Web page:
Receptors (Jeremy Kolosine) performing at the Bent Festival last year. (I took this pic and never got around to posting it.) He's coming back to NY this weekend: performing Saturday, April 1, at 9 pm, at vertexList in Brooklyn. His live show is a mix of 8-Bit instruments including the Atari 2600, NES, Gameboy, and Sidstation, with live, mostly Vocodered vocals. One of my favorite tunes of his is "The Devil's Backbone," which is a weird, seemingly impossible mix of videogame Electro with elements of folk/bluegrass Americana (there's a lyric about a train coming down a mountainside, but I confess I don't know what the song's about.) Hope he performs it this weekend.
Paddy Johnson interviews Cory Arcangel:
FANZINE: In fact it was a friend, Yael Kanarek, that organized your first talk in 2001 at Eyebeam. I remember this talk because you said some rather nasty things about Flash––the crux of your argument being that you should understand how a program is built if you are going to use it, and that Flash makes everything look the same. I saw your lecture at Columbia University in 2004 online, where you appear to have changed your opinion a little. Though you don't speak specifically about Flash, you do mention that you now believe that as long as you understand software imposes an aesthetic then it is fine to work with it. What was it that made you change your mind?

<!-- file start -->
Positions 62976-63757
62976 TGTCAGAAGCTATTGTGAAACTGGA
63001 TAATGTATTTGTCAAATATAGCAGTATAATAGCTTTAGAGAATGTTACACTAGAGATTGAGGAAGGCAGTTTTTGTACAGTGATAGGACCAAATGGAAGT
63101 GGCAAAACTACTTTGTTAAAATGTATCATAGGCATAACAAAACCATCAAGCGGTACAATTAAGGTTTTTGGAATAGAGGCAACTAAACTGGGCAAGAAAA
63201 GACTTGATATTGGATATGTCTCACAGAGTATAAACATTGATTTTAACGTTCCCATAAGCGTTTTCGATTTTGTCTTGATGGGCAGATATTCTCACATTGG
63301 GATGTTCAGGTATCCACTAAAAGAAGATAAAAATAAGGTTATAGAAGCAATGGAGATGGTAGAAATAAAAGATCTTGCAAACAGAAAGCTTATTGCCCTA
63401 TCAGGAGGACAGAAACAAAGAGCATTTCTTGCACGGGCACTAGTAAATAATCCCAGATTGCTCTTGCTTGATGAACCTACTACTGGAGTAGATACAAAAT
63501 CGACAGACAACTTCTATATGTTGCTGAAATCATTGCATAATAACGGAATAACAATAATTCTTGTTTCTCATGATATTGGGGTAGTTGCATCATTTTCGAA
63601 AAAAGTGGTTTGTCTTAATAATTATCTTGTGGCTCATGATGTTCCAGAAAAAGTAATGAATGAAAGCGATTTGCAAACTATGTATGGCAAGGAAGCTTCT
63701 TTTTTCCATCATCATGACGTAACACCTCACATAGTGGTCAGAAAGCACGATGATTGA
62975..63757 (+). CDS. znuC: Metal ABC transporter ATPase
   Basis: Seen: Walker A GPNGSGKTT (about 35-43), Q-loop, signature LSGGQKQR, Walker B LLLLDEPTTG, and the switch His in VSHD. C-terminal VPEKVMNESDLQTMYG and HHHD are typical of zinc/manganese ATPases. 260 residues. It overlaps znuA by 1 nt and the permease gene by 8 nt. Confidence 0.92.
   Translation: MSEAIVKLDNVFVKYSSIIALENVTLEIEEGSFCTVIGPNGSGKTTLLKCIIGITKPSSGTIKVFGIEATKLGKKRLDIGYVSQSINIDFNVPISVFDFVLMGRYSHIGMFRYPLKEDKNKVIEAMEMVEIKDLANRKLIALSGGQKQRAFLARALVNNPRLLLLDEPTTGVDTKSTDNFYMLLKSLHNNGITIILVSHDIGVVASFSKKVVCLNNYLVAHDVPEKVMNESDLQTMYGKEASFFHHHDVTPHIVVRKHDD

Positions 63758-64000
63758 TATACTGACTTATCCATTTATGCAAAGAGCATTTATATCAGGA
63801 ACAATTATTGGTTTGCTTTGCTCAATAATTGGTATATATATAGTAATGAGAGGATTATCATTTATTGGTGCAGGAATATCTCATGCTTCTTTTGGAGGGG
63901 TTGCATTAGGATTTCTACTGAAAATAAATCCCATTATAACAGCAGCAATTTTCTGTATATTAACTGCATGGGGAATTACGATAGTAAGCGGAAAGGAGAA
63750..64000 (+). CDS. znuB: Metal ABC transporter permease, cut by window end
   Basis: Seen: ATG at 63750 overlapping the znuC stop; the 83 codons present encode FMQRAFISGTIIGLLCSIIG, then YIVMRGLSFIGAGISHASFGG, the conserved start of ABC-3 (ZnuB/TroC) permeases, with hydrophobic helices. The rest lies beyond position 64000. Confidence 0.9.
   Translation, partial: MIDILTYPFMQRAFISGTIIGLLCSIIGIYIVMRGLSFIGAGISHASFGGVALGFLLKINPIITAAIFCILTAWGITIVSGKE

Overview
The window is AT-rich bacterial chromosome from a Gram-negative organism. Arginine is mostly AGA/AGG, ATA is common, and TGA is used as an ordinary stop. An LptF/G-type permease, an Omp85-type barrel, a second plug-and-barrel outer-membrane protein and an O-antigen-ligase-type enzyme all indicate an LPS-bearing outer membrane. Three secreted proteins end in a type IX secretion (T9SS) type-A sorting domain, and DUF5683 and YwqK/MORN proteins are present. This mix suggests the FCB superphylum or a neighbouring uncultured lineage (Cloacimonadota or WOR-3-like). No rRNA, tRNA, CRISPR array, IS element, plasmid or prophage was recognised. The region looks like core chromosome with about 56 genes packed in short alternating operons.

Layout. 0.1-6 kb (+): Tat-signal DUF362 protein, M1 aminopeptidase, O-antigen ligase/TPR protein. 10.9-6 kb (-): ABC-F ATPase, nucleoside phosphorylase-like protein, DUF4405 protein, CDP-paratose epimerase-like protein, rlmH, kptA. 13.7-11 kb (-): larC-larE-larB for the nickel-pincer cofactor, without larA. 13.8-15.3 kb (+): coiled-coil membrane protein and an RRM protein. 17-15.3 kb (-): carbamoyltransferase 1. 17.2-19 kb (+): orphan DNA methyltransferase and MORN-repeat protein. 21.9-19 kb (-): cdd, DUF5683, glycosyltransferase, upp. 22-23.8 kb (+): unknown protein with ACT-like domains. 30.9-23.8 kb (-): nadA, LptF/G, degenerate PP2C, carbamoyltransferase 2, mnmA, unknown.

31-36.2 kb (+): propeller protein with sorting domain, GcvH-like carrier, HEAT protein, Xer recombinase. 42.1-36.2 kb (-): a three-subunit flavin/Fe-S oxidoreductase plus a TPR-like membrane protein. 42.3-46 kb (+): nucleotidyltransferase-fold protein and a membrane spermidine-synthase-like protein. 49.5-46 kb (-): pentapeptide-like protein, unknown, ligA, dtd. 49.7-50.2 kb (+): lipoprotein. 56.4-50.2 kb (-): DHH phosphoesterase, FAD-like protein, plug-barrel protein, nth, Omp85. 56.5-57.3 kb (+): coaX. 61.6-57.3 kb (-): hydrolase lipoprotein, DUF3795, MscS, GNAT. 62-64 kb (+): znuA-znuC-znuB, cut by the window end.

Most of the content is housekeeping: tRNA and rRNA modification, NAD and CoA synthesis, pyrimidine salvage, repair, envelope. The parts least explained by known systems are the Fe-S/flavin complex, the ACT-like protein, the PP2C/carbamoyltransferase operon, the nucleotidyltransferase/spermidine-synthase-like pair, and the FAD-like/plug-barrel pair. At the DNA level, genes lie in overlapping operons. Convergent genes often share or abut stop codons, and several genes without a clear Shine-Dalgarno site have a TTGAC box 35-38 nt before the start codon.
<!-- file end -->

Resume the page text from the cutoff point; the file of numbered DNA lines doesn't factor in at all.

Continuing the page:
CORY ARCANGEL: Well in 2001, I was still a punk basically, and just thought it was my way or the highway. This was inherited from the BEIGE days, where we kinda rolled as a computer gang, and pretty much hated anything that wasn’t exactly like what we were doing. But I guess as we grew older we started seeing all this work that we loved that wasn’t necessarily 100% craft aware. In fact it was the opposite. I mean look at the Internet? How many amazing crappy Flash animations are there? And those are amazing!! Also, I began to see bad Photoshop art where the artist knew it was bad and was therefore OK. So I needed to find a way to accommodate this perspective.....otherwise I would be ruling out a lot of great self aware media art that is made these days. I had to have a way to deal with that in my own set of rules...